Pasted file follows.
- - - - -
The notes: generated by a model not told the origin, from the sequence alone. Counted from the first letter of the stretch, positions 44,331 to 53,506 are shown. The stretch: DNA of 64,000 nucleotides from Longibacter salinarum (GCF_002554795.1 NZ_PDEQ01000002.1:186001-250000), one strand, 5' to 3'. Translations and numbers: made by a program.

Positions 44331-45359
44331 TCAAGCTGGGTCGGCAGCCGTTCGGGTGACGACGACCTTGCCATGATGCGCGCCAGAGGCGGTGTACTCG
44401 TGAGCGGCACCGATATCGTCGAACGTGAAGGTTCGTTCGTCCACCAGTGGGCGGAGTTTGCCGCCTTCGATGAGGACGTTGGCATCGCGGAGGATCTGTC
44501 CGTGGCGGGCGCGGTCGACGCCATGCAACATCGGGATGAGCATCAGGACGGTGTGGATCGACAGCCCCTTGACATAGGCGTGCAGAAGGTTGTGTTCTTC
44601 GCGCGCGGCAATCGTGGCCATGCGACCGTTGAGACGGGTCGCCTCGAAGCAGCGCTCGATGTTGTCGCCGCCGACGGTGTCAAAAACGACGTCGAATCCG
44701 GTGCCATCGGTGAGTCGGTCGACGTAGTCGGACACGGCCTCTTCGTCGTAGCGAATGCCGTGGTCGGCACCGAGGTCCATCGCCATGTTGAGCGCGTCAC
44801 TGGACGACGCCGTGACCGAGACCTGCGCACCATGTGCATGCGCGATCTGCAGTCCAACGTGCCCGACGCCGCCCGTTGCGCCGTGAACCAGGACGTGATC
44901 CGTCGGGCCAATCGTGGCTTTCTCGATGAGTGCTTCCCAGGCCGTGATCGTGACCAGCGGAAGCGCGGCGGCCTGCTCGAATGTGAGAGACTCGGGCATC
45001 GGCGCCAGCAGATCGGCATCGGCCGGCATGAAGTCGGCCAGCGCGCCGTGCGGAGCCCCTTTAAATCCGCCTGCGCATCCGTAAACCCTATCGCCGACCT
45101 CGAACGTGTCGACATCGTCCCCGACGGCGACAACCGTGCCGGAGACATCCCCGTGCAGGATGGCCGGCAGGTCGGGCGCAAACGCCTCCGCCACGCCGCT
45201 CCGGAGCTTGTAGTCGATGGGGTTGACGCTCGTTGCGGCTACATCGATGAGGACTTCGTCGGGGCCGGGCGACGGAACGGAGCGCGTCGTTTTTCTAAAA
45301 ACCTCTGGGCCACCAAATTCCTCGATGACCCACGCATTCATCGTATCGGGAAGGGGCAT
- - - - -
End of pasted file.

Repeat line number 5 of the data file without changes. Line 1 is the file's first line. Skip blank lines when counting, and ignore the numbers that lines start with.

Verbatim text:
44501 CGTGGCGGGCGCGGTCGACGCCATGCAACATCGGGATGAGCATCAGGACGGTGTGGATCGACAGCCCCTTGACATAGGCGTGCAGAAGGTTGTGTTCTTC